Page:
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About this book

This book deals with modern Computer-Aided Design (CAD) software tools and platforms implemented in ship design, the integration of techno-economic databases, the use of optimisation and simulation software tools, which are integrated in these platforms, and the virtual modelling of ships and their operation by using a Virtual Vessel Framework (VVF). It contains a series of application case studies related to the developed holistic approach to ship design and operation. Nine case studies are described, referring to the design and operation of various ship types, namely RoPax, cruise ship, double-ended ferry, bulk carrier, containership, offshore support vessel, ocean surveillance ship and research vessel and one offshore structure. All case studies are driven by leading representatives of the European Maritime Industry. This book complements A Holistic Approach to Ship Design, volume 1, which covers methods and tools for the life cycle optimisation and assessment of ship design and operation.

Table of Contents


Chapter 1. Revisiting the HOLISHIP Project

The present book is the second volume of the book “A Holistic Approach to Ship Design” published by Springer Publishers, the first volume of which appeared in 2019 (Papanikolaou 2019). This book forms the official HOLISHIP project documentation of activities. At the time of writing, HOLISHIP - Holistic Optimisation of Ship Design and Operation for Life Cycle (www.​holiship.​eu)—passed the 4 years milestone and turns on the finish line. A final extension of 4 months became necessary to account for some delays due to the COVID 19 pandemic, internal reconfigurations and adaptations, not uncommon for a project of this size.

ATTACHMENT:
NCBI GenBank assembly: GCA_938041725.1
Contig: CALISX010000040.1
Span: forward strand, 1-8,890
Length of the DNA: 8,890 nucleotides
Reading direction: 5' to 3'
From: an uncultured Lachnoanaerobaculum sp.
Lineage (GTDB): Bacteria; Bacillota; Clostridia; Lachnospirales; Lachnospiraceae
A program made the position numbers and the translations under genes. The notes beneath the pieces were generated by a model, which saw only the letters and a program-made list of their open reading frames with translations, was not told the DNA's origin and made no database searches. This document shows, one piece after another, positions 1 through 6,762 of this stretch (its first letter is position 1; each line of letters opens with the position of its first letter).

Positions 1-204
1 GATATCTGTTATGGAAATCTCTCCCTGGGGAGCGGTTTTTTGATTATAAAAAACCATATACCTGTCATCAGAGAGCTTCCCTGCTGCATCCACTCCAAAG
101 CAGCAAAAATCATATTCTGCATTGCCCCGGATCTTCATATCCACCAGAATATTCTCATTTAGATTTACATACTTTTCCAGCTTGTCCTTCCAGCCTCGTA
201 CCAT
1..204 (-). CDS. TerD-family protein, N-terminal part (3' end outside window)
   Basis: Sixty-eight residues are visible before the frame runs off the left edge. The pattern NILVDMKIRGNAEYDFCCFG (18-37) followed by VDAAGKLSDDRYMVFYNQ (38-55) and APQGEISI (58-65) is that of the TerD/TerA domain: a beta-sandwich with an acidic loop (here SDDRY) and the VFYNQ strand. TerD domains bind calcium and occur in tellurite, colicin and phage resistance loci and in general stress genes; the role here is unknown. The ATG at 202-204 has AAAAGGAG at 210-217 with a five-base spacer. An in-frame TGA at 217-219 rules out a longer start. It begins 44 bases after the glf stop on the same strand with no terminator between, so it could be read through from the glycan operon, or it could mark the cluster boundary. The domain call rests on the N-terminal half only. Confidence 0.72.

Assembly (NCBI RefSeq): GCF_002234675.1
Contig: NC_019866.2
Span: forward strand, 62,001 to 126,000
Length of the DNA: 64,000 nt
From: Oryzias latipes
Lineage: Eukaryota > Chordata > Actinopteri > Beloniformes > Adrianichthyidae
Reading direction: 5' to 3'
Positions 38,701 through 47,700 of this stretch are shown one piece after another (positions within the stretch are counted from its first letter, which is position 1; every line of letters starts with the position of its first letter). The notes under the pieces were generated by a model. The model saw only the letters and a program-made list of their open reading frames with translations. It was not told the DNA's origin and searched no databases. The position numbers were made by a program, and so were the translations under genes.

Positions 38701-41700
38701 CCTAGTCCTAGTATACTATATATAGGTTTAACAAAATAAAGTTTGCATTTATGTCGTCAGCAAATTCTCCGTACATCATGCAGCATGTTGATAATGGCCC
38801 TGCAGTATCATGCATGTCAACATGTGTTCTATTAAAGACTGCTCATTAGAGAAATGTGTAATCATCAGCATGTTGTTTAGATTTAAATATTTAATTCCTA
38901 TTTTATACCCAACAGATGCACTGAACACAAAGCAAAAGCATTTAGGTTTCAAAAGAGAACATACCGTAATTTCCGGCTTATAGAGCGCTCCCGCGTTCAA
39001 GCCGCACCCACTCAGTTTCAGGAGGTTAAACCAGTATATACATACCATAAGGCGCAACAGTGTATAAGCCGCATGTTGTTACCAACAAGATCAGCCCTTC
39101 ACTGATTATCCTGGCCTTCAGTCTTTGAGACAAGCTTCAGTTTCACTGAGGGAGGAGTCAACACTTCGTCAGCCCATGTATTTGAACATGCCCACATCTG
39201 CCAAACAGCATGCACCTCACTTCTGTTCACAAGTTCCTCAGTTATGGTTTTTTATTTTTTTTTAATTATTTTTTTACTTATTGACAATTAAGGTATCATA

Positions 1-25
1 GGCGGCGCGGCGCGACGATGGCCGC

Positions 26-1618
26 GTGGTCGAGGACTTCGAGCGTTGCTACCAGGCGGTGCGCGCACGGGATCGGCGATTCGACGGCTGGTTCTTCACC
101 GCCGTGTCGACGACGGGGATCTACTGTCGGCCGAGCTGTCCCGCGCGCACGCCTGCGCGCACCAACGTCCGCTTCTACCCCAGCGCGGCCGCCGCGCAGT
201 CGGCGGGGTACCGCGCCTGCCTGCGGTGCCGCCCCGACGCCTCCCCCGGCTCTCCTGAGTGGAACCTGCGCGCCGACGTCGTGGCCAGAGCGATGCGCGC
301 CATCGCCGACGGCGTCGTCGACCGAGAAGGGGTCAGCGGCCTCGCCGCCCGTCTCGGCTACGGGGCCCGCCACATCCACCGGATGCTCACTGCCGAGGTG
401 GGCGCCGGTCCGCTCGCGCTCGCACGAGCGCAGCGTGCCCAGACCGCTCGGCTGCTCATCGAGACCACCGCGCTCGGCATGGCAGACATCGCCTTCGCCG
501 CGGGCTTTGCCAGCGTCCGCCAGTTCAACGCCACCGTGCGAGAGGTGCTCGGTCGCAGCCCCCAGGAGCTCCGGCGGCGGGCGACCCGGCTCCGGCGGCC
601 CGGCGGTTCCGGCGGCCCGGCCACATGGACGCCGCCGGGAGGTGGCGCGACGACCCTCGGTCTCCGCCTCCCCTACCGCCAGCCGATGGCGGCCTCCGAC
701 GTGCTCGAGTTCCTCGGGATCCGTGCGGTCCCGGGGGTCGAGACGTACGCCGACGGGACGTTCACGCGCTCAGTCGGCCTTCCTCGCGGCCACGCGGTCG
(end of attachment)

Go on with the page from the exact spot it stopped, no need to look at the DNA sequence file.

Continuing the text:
Jochen Marzi

Chapter 2. Integration of Tools for Application Case Studies

This chapter elaborates the bottom-up approach taken within the European R&D project HOLISHIP to flexibly integrate and utilize software tools and systems of tools for the design, analysis and optimization of maritime assets. The focus of the project HOLISHIP and its bottom-up integration platform(s) was the design of maritime assets at the early design phases in heterogeneous environments. As it is often the situation, tools and systems come from different developers, companies and research institutes. So far they have been mostly used as stand-alone applications with the design team being responsible for proper tool execution, data exchange and management. Within HOLISHIP the tools and systems were coupled to CAESES®, i.e., a cross-platform Process Integration and Design Optimization (PIDO) environment that also provides comprehensive Computer Aided Design (CAD) functionality for the parametric modelling of shapes. Any tool or system that can be run in batch-mode can be coupled to CAESES and can be set up in order to exchange data with other tools, supporting the assembly of sophisticated synthesis models. Further developments as were needed for the application cases (AC) of the HOLISHIP project will be presented, complementing the discussion given in Harries and Abt (A holistic approach to ship design, Vol. 1: optimisation of ship design and operation for life cycle. SPRINGER Publishers, 2019).
Stefan Harries, Claus Abt

Chapter 3. Design and Operation of an Offshore Support Vessel